I grew up on Kanalu country in central Queensland on a railway reserve on the outskirts of the mining town Blackwater, surrounded by storytellers. My grandfather, who was called Munjalung by his Gunggari elders, would always take us kids out bush, telling us the longest tales about Bulku and Nughi, the strong and fearless warriors.
Of course, I didn’t think I was learning culture; I remember thinking my Pa’s stories were like a special television adventure series as good as, if not better than, Monkey Magic or Cities of Gold.
As an 80s kid, television was the powerful message box that provided a compass to the world, informing you about it and your place in it. But the lack of Indigenous faces and stories often made me feel like a stranger in my own home.
Turning the TV off and escaping into my grandfather’s stories was done easily enough but navigating outside the safety of home and into the Australia that had opinions shaped by that box was another story.
Increased support and funding for Aboriginal and Torres Strait Islander-controlled media was a recommendation of the Royal Commission into Aboriginal Deaths in Custody in 1991. At that time, the portrayal of Aboriginal and Torres Strait Islander stories in the mainstream media was seen as a contributing factor to the stereotypes of Aboriginal and Torres Strait Islander people and the social context in which they lived.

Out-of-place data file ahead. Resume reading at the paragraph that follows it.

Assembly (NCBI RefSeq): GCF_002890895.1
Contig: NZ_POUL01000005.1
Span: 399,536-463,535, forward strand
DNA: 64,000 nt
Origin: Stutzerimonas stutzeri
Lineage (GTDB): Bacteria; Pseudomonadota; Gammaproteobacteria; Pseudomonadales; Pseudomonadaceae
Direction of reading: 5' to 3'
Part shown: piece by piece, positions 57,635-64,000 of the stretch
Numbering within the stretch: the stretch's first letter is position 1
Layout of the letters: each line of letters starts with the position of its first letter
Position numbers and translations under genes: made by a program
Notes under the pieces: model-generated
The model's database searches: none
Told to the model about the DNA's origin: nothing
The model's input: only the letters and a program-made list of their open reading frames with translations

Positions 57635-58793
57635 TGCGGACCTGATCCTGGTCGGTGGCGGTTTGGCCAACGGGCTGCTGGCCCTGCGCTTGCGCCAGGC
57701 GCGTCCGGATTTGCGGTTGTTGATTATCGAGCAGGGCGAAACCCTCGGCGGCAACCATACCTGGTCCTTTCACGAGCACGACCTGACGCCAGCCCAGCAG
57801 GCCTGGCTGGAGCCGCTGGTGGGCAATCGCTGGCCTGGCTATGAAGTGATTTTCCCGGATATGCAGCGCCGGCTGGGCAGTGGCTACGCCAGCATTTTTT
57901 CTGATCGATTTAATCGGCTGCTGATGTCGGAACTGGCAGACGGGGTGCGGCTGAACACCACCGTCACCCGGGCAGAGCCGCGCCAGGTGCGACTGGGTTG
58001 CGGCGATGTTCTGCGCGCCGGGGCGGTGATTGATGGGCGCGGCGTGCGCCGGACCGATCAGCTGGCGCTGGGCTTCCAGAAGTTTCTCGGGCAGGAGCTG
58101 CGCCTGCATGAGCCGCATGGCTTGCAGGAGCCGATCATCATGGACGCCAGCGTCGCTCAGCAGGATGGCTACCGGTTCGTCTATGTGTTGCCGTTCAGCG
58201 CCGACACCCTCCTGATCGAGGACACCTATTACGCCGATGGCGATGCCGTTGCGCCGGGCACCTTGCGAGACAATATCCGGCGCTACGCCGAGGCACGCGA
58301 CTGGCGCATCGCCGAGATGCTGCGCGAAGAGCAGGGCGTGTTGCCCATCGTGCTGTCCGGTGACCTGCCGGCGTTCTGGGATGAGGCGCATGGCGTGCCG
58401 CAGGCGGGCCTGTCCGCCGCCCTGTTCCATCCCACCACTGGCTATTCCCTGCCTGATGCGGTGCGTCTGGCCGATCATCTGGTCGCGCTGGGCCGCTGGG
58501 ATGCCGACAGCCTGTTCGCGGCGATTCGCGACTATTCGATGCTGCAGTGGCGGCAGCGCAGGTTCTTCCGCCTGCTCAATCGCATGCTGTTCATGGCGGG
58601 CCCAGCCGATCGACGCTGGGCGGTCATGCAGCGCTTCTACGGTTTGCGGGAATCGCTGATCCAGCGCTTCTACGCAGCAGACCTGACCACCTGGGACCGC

As a small-town kid surrounded by coalmines and cattle stations, I dreamed of becoming a journalist and changing the stereotype. I never imagined I would become a television executive in a position to help change the national narrative through the storytelling of the world’s oldest culture.
When the chance to be a part of the team to help create NITV came up, I jumped at the opportunity.
When NITV launched in 2007, there were mixed expectations. We had ambition beyond our means, an uncertain funding future, and limited access into Australian homes. No one knew what would come from the channel, let alone whether anyone would watch it.
The channel was launched in the same year that the federal government rolled out the Northern Territory Intervention. At that time there was limited programming on Australian TV focused on our stories. People like Stan Grant, Ernie Dingo and Deborah Mailman were rare examples of breakout successes.
But our community had big dreams for NITV – both of seeing our stories celebrated on screen at a grand scale, to more tongue-in-cheek aspirations. The likes of Ursula Yovich, Aaron Fa’aoso, Luke Carroll and Karla Grant said they wanted dating shows, a black footy show, a black version of Home and Away, a black Wiggles and a personal news service. The now Sydney Festival director, Wesley Enoch, joked: “I want an Aboriginal Big Brother, but instead of voting people out, they get voted in, until the government comes in and shuts us down.”
When NITV first “beamed to the bush” during NAIDOC Week on Black Friday, 13 July 2007, it marked the beginning of a new era for Indigenous television.
The diversity our Indigenous screen sector had been trying to create for Australian audiences for decades had already started internationally.